5G’s Olympic Debut

This year’s Winter Games promise a sneak peek at a high-bandwidth, low-latency wireless future

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Welcome to the 5G Olympics, where Nathan Chen, the 18-year-old figure-skating phenom, has just landed another quadruple jump. Can’t see him well from your seat in the nosebleed section? No problem. Just slip on your 5G virtual reality headset for a 360-degree rink-side view! Now watch your step—we’re boarding the 5G bus to the next attraction. Check out the windows: They’re in fact transparent display screens providing ultrahigh-definition video—streamed live—from a hockey player’s headcam, from drones flying above the ski slopes, and from the cockpit of a bobsled barreling down an icy track at 100…120…150 kilometers per hour!

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That’s what you can expect next month at the Winter Olympics in Pyeongchang, if South Korea’s telecommunications companies are to be believed. KT Corp. (formerly Korea Telecom), the Games’ official sponsor, has announced plans for the first big test run of networking technologies that could herald peak download rates up to 100 times as fast as today’s 4G systems, with delays as low as 1 millisecond.

Not to be outdone, KT’s competitors SK Telecom and LG U+ are preparing their own 5G Olympic demos. Meanwhile, the South Korean government and the European Union have teamed up to fund still another trial, dubbed 5G Champion, that will include a broadband link between the Olympic Games and a 5G test-bed in Finland.

It’s understandable why they’re all jumping on this bandwagon. After all, there’s no bigger stage for showcasing the possibilities of a new technology than the Olympics. Just as past Games introduced the world to television (Berlin, 1936), satellite broadcasting (Tokyo, 1964), fiber optics (Los Angeles, 1984), and the CCD camera (Barcelona, 1992), Pyeongchang could give spectators a glimpse at the 5G future.

But the mobile industry may be promising more than it can deliver. And KT and SK Telecom have been suspiciously reticent to share details about exactly what they plan to demonstrate at the next Olympics. “I think hype is a good word” to describe what’s been advertised, says Michael Thelander, the president and founder of Signals Research Group.

5G networks, like their 4G LTE predecessors, will evolve in stages, with the first global standards set to arrive later this year. But consumers will likely have to wait until at least 2019 to buy 5G phones and tablets. “There’s no way in hell there are going to be commercial services [at the Pyeongchang Olympics] based on something that’s standardized,” Thelander says.

“At best,” says Henning Schulzrinne, a former advisor to the U.S. Federal Communications Commission and a professor at Columbia University, “what will be demonstrated are some early lab prototypes that will look roughly similar to what 5G standards will eventually incorporate.”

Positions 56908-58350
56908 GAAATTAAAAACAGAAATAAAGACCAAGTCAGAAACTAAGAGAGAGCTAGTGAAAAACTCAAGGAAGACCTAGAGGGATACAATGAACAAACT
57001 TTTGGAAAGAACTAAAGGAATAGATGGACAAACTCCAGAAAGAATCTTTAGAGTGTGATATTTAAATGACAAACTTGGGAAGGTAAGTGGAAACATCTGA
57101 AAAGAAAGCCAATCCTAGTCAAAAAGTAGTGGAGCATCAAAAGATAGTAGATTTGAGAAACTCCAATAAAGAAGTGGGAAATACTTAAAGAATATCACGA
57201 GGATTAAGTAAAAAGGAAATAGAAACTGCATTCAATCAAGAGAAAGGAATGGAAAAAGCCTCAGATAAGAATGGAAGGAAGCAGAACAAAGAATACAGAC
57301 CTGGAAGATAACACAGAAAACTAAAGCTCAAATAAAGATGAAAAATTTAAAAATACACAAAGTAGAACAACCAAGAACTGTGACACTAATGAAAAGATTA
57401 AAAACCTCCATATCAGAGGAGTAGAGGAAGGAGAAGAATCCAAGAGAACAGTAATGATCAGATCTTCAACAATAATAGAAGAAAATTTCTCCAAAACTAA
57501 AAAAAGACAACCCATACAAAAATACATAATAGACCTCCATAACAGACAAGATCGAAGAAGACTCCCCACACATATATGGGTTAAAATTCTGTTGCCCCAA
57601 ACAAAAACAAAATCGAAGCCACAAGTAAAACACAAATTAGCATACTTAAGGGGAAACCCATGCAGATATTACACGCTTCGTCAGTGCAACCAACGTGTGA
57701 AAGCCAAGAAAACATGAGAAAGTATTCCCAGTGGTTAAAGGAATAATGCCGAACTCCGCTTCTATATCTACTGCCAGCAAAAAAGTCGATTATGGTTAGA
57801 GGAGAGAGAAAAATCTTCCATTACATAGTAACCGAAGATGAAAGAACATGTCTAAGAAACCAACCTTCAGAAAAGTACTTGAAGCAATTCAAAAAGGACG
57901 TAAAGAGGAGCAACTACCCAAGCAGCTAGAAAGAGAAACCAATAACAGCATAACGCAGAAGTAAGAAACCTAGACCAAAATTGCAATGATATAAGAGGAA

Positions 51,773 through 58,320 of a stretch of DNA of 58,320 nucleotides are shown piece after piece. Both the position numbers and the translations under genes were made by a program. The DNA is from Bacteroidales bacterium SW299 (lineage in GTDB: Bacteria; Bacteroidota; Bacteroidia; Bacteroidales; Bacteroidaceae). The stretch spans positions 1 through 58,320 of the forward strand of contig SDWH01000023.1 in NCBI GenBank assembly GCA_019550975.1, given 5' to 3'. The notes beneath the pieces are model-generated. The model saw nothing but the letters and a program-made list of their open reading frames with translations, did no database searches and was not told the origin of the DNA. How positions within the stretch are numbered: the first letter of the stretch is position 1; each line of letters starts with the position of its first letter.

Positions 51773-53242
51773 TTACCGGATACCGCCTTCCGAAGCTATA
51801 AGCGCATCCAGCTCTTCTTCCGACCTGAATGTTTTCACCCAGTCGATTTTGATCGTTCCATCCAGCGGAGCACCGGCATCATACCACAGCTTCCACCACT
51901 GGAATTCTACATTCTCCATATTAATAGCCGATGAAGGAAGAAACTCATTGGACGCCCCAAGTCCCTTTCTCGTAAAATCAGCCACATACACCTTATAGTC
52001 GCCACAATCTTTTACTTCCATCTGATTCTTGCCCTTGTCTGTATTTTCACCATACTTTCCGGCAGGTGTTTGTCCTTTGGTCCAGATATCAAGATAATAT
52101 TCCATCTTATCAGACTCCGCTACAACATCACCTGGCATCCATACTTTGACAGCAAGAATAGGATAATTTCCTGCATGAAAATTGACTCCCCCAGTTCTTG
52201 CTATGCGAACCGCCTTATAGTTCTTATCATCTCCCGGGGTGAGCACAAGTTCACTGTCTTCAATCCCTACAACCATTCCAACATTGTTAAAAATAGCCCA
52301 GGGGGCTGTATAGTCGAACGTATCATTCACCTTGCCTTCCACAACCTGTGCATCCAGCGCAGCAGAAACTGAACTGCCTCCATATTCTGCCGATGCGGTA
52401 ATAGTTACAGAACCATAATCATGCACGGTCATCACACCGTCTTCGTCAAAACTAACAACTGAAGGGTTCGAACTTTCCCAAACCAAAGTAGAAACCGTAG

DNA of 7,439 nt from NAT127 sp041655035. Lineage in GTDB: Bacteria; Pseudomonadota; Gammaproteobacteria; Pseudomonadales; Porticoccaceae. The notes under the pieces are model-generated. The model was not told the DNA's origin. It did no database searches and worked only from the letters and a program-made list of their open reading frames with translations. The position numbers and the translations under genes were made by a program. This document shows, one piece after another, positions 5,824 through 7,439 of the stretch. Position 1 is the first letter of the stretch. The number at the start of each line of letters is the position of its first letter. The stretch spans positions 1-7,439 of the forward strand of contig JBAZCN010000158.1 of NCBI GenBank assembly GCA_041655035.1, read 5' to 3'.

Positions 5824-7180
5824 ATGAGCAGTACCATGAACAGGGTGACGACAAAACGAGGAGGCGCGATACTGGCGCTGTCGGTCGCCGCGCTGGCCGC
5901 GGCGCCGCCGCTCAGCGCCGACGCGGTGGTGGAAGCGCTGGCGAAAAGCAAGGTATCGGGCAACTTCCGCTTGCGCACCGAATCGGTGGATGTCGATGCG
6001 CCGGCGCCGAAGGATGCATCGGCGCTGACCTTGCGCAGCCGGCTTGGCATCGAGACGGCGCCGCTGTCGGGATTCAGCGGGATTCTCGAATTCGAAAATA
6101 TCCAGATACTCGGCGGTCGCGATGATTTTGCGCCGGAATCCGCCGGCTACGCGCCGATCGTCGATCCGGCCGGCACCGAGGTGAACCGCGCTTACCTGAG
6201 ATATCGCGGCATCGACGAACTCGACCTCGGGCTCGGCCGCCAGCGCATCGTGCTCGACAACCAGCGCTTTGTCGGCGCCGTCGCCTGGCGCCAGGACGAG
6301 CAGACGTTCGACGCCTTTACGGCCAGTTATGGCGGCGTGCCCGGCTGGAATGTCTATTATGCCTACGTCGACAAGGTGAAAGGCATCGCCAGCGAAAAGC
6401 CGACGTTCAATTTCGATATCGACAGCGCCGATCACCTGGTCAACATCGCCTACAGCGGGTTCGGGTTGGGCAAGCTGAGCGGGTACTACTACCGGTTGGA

Indeed, KT is deploying its pilot system based on its own “Pyeongchang 5G Specifications.” Exactly what that pilot system will entail is unclear. “We’ve been adding functionalities and capabilities as we go,” says Jawad Manssour of Ericsson-LG, a joint venture of Sweden’s Ericsson and South Korea’s LG Electronics, which is supplying the system’s “end-to-end” infrastructure, from the core network to the radio base stations.

What is clear is that the system will provide digital communications at 28 gigahertz, a spectral band that will likely play a big role in 5G networks because it offers vastly more bandwidth than traditional cellular channels below 6 GHz. Operators have long avoided such high frequencies—also known as millimeter waves—because they don’t pass as easily through objects or even the air.

5G pioneers have attacked this problem by sending and receiving signals using compact arrays of hundreds of antenna elements. By adjusting the signals sent to each element, they can direct radio energy in concentrated beams, increasing gain as the beams follow mobile users through what could be a very cluttered environment. This scheme, called massive MIMO, also allows base stations to use the same frequencies to connect with many users at once, thereby making more efficient use of limited spectrum.

In addition, Pyeongchang’s 5G-flavored digital networks will make good use of virtualization, whereby basic networking functions such as caching and routing—which traditionally require dedicated hardware—will instead be carried out by software. This setup lets operators reconfigure a network or deploy new services quickly and cheaply using virtual machines running on generic hardware. Virtualization will likely be common in 5G architectures, which will need to accommodate many different wireless products—including driverless cars, smart appliances, and industrial robots.

“You need so many pieces to fall in the right place at the right time to make things work,” Manssour says. The Pyeongchang trials will show if that’s now possible, but they are only the beginning. “It’s still early days,” he says. “With these precommercial systems, the goal is just to give users a feel of what they could get with 5G. What the commercial networks will be—we’ll have to wait and see.”

This article appears in the January 2018 print issue as “5G Goes for the Gold.”

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